I have a confession to make. On October 24 at approximately 5.50pm (BST) at Twickenham Stadium, I committed the cardinal sin of sports journalism.
As the French referee Jerome Garces blew full-time on the first semi-final of Rugby World Cup 2015, it happened.
I tried to stop it, but by the time I realised what was happening it was too late.
I celebrated, while covering a game from the media tribune.
Throughout my career covering the All Blacks so far, I have generally done a good job of detaching from my life-long fandom of the team and watching the game as a (mostly) impartial observer.
However, something about the tension of the particular match caused me to lose control.
I first felt that something wasn't quite right during the half-time break. The All Blacks were down by five points, Jerome Kaino was in the sin-bin and the rain was beating down onto the turf at Twickenham.
The rational, journalist part of me knew these were all things the All Blacks had overcome in the past and were more than capable of doing again, but the nervous fan in me took over.
I began shaking uncontrollably, I felt sick, too sick even to eat the BLT sandwich I'd swiped from the media centre, and any thoughts of how I was going to cover the match went to the back of my mind.
I started to notice the crowd, in reality All Blacks' fans might have been out-numbered by two to one, but in my state of mind at the time it seemed more like the New Zealanders at Twickenham were 300 Spartans up against the might of the Persian army.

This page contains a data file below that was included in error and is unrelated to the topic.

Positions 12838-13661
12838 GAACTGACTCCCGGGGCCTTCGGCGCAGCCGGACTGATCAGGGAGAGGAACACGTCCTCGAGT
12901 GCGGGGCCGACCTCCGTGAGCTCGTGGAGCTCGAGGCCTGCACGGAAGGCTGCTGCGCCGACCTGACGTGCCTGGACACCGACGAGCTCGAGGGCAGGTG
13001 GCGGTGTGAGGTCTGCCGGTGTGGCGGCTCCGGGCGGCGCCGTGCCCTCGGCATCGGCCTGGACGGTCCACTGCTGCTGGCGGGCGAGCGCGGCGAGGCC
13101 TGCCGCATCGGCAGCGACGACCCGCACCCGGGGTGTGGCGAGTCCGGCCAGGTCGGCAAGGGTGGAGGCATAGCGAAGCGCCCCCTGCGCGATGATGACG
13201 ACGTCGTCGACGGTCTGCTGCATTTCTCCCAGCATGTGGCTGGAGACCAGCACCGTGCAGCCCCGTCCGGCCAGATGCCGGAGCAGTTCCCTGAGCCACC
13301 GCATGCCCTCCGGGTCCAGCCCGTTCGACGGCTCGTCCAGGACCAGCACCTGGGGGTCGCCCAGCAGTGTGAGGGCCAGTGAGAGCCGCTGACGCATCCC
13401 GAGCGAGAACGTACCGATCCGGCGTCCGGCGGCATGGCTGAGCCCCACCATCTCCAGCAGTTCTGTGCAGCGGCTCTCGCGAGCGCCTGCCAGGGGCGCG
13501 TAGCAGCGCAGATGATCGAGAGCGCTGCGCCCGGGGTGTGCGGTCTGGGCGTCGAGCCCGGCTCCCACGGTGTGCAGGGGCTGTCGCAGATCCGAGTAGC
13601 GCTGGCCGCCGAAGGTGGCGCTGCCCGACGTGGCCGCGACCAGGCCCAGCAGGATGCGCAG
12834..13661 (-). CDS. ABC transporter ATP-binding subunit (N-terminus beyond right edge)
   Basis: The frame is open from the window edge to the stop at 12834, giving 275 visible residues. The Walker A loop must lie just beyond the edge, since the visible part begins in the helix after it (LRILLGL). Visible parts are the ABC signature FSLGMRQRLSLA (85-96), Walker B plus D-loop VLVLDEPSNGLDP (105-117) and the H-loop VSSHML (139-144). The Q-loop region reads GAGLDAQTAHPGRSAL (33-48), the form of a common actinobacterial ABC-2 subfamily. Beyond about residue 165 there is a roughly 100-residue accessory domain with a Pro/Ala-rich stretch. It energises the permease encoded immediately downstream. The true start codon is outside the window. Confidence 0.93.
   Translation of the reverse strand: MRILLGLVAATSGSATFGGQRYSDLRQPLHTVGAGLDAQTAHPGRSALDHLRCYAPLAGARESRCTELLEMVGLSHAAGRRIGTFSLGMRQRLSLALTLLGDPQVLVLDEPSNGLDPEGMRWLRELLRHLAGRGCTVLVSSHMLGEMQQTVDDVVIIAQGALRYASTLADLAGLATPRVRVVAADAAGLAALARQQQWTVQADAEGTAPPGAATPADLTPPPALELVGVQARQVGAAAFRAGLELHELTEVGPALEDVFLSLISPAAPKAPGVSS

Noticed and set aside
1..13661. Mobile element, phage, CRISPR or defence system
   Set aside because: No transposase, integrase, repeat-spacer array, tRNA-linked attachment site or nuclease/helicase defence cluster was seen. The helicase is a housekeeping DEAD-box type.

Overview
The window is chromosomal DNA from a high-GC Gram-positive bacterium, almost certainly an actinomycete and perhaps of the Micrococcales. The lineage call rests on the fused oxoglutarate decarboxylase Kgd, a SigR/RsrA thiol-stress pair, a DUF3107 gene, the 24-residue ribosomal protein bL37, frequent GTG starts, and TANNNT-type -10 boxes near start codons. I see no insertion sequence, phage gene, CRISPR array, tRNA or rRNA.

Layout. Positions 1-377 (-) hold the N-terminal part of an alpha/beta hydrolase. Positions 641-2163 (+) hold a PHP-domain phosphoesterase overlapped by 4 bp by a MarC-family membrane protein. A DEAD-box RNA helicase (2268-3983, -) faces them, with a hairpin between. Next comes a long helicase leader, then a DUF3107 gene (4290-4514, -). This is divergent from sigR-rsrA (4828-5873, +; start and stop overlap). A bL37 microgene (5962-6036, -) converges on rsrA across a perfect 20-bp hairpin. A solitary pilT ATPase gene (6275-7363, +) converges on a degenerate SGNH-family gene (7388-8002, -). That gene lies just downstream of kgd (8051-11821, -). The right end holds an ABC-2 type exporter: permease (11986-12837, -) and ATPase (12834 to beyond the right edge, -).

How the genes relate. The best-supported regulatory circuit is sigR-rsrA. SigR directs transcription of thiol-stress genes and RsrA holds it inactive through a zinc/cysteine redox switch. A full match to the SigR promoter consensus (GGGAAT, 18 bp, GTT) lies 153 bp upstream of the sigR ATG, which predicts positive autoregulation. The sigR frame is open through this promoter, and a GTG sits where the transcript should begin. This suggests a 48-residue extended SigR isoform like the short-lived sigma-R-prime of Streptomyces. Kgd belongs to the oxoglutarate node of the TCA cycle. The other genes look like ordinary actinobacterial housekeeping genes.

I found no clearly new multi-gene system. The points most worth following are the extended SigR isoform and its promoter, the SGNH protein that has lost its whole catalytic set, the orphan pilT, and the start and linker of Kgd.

These feelings grew and grew throughout the match, even as the All Blacks took the lead and started to look as though they had things under control.
Like every other fan of proper running rugby watching the match, I knew it would have been a travesty for the Springboks to get out of jail with a last-ditch penalty. However, eight years ago Cardiff had taught me travesties can happen in this game.
That's why when Victor Matfield lost the ball, ending the match, I couldn't help but let out a fist-pump and a sigh of relief.
I quickly realised what I'd done and looked around, worried someone had seen my blatant display of cheer-leading, before hurriedly heading down the stairs and out of the ground.
My biggest concern about this whole incident is that the worst could be still to come.
As I was surrounded by brash and talkative Australian fans on the train home, following their semi-final win over Argentina, I realised how much harder this weekend's going to be.
It's the biggest game, at rugby's most famous ground, with the All Blacks playing their greatest rival, the team I've grown up cheering against the most vocally.
So while I won't be donning my All Blacks jersey, painting my face, or chanting this weekend, don't be surprised when another fist pump slips out if Richie McCaw raises the William Webb Ellis trophy once more.